MOSCOW, September 16. /TASS/. Attempts to falsify or rewrite the reasons and outcomes of the Second World War in Europe will continue in the run-up to the 75th anniversary of its conclusion, chairman of the Board of Trustees of the Russian Military Historical Society (RMHS) Sergei Ivanov said during a plenary session. The session was held on the outcomes of the international conference "USSR Strategy on Preventing the Second World War in Europe and Asia" held at the State Central Museum of Contemporary History of Russia.
"I have foreseen a huge number of fakes, when Washington and Brussels’ satellite states try to turn everything upside down and to change the outcomes and the reasons for the start of the Second World War. <…> It should not be a surprise that this will continue in the future. The more time has passed, the easier it is to dupe regular people, who do not know history and what took place in reality, and who do not wish to get acquainted with it," he said.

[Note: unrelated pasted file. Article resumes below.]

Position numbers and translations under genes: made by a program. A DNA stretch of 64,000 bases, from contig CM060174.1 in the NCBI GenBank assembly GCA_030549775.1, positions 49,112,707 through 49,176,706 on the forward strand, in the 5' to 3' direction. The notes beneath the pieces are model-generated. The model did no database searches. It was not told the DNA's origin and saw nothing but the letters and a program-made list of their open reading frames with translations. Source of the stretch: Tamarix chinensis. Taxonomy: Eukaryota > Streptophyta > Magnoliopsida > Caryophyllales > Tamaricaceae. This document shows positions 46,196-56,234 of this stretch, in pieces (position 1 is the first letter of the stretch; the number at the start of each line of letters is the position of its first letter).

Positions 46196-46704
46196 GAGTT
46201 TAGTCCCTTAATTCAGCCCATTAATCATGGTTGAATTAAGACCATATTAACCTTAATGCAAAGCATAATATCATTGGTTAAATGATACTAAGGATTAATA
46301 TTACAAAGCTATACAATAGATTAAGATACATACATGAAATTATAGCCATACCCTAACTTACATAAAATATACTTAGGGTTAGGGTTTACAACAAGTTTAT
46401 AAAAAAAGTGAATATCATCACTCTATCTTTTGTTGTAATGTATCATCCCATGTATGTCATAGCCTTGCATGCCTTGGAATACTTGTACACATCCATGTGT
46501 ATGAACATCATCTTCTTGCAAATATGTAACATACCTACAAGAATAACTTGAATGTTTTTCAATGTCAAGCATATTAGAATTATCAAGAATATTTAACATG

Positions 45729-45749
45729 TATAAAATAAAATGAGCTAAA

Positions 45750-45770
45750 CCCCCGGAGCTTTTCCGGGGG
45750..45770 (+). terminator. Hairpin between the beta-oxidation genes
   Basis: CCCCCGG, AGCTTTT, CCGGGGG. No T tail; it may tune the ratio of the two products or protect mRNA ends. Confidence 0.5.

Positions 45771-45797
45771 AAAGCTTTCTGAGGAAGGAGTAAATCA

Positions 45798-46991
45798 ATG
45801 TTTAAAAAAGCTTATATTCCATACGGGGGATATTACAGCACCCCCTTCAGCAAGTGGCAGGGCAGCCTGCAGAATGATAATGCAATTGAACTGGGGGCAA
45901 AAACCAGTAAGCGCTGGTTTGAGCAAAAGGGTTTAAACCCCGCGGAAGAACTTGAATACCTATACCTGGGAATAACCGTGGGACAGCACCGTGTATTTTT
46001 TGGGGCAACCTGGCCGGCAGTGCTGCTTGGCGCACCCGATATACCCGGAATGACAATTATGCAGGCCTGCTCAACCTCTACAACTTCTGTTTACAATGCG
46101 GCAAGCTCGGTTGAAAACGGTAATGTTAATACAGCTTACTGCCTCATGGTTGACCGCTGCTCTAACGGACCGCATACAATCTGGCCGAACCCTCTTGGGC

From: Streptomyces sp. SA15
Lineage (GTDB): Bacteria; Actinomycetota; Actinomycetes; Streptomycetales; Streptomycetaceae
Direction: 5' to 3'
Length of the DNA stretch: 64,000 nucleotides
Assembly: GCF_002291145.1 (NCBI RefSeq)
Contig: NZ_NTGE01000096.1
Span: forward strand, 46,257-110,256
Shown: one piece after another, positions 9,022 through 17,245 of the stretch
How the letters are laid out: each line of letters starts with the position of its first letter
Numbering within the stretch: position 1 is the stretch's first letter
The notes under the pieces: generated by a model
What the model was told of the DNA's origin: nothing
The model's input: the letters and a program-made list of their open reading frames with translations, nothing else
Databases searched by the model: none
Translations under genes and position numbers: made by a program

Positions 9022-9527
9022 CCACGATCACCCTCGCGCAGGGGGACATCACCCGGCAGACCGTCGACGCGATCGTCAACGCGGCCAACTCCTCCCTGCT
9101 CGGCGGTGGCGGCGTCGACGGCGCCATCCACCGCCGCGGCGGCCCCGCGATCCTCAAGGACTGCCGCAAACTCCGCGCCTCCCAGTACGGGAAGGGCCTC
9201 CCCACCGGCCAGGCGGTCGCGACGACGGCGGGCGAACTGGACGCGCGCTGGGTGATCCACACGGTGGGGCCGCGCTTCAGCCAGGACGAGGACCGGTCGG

Commenting on the decision to relocate a monument to Soviet Marshal Ivan Konev in Prague, Ivanov noted that some countries attempt to rewrite their own history. "There are some Eastern European countries who do not attempt to distort their history, however, there are satellite states that decided to redo everything, thinking that if in their opinion, they had won the Cold War, they should revisit the outcomes of the "hot" one," the chairman said.
During the session, he also touched upon the inclusion of Lithuania, Latvia and Estonia in the USSR, seen as occupation by these countries today. "This is not occupation, as the population of the Baltic States and Western Ukraine became citizens of the Soviet Union with all rights and obligations, and some citizens of these territories began to form part of the Soviet elite, both political and artistic. Let’s compare it to Germany’s occupation of other states. Talking about occupation is not in line with history. <…> Yes, there had been repressions on these territories, we have to admit, like in other parts of the Soviet Union," Ivanov stated.
The expert also touched upon the Molotov-Ribbentrop Pact, a neutrality pact between Nazi Germany and the Soviet Union signed in Moscow in 1939, calling it "an achievement of Soviet diplomacy.".